Know Your Bible

VOL. 8                           September 27, 2009                           NO. 36

The Faith Of Toleration

    Right And Wrong...Less and less people like to think in those terms, or listen to those who do. The business of drawing lines is risky and a quick way to get labeled judgmental, self-righteous, or hateful.  So, a more peaceful option becomes popular. The faith of right and wrong becomes the faith of toleration -- don't do it, but don't condemn it.

     In a culture in love with toleration, Christians had best make a periodic evaluation of their own faith. This test can begin with two foundation questions:  1) Do I know what is right?  2) Am I willing to stand against things that are not right?

     Can we know right and wrong? "And you shall do what is right in the sight of the Lord" (Deut. 6:18). "He who rejects Me, and does not receive My Words, has that which judges him -- the Word that I have spoken" (Jn. 12:48).  "You shall know the Truth and the Truth shall make you free" (Jn. 8:32).  "Sanctify them through Thy Truth, Thy Word is Truth" (Jn. 17:17).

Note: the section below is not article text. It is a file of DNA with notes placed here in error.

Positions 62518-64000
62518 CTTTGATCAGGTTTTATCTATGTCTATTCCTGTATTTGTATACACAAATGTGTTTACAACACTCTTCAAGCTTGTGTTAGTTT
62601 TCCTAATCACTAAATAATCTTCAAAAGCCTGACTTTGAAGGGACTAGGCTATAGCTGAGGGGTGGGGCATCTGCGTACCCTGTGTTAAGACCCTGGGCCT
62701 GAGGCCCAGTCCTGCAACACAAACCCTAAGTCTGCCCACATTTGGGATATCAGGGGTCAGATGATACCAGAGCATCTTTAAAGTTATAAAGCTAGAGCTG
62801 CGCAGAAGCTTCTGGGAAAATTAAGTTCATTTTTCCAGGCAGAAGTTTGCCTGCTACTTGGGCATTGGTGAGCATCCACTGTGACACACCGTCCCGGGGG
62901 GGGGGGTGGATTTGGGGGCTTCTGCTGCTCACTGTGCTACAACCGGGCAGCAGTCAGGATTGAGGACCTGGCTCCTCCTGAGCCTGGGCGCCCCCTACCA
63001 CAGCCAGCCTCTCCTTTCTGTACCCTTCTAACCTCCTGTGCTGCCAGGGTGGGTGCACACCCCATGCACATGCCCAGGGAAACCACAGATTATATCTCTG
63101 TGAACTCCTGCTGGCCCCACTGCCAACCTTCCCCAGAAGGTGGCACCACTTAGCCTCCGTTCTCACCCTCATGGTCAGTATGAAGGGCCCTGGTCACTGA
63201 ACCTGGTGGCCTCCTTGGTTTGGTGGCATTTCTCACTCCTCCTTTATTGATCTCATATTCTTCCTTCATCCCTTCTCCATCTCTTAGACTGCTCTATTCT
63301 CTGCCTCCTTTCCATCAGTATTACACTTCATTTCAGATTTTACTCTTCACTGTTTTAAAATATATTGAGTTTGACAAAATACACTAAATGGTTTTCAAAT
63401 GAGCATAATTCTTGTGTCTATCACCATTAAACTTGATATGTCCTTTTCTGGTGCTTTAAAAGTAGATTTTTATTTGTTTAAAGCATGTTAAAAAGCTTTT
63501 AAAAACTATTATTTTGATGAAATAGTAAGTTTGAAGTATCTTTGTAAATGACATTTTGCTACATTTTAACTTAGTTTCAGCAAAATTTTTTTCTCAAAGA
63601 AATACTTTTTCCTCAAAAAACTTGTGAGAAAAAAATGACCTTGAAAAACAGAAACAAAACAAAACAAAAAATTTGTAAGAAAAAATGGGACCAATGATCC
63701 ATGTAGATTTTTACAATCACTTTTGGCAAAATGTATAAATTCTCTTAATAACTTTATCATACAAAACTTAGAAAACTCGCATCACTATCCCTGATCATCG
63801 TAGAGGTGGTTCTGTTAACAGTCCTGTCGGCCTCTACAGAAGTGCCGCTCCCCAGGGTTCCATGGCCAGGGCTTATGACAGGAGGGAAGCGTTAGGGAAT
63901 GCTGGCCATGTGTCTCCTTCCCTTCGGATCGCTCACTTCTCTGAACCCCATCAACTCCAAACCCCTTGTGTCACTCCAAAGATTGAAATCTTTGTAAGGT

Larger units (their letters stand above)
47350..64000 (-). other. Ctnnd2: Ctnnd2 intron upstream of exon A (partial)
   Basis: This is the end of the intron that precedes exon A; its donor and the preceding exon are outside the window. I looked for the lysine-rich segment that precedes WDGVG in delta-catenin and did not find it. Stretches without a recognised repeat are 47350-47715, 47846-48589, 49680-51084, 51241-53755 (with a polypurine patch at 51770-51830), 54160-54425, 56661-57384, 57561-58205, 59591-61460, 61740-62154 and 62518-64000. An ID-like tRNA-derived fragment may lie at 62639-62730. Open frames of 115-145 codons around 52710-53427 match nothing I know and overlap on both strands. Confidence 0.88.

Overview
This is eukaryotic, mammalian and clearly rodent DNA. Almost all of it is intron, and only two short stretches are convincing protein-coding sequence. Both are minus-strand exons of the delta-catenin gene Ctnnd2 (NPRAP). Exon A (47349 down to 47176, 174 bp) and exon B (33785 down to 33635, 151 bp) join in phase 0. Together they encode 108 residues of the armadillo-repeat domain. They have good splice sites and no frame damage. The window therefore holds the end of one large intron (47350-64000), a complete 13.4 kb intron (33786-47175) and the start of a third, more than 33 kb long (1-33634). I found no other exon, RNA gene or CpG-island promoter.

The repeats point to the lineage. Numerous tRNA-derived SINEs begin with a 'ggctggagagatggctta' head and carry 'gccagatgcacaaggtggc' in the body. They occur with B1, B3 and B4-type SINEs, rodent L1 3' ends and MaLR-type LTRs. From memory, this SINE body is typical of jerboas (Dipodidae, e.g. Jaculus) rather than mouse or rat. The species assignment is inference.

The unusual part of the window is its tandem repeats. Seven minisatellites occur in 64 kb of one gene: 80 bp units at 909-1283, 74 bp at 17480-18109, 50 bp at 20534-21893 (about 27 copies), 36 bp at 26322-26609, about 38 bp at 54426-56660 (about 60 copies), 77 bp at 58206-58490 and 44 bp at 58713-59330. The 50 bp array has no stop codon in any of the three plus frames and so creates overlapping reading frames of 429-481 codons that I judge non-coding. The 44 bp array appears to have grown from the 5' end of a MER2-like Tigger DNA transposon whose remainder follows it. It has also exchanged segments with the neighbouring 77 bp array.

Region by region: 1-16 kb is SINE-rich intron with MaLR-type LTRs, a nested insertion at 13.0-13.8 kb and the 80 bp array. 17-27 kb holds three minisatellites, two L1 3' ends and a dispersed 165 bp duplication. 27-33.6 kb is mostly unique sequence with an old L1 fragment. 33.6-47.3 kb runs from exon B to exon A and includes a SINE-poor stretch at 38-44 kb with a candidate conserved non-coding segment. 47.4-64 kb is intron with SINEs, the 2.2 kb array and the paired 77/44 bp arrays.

It is God Who dictates right and wrong, period.  And God clearly believes His Revelation, to us, is sufficient for us to know His Will. This study assumes the answer to, "Can we understand God's Will?" is a firm, "Absolutely!" My personal discernment of right, then, is not a question of what is possible to know, but of my personal knowledge of God's Truth; "Those who by reason of use have their senses exercised to discern both good and evil" (Heb. 5:14).

     Am I willing to stand for God's Truth? Now, that is an entirely different question. There only is one option: "And have no fellowship with the unfruitful works of darkness, but rather expose them" (Eph. 5:11). God requires more than a  refrain from sin; He requires that we expose it. And exposure demands a clear identification of wrong things as wrong. If I claim to stand for truth, I must expose what is wrong.  God leaves no alternative.

     Often we have the bad habit of referring to sin as "weakness," "poor judgment," or "a mistake." Those qualities may be involved, but works of darkness are more; they are sin. And sin carries the horrific consequence of death (Isa. 59:2; Rom. 6:23). When it comes to sin we must call it what it is, and speak with enough volume that others hear the message (Ezk. 3:18,19). We know what God thinks of those who refuse to stand against sin (Rev. 2:13,14, 20,21).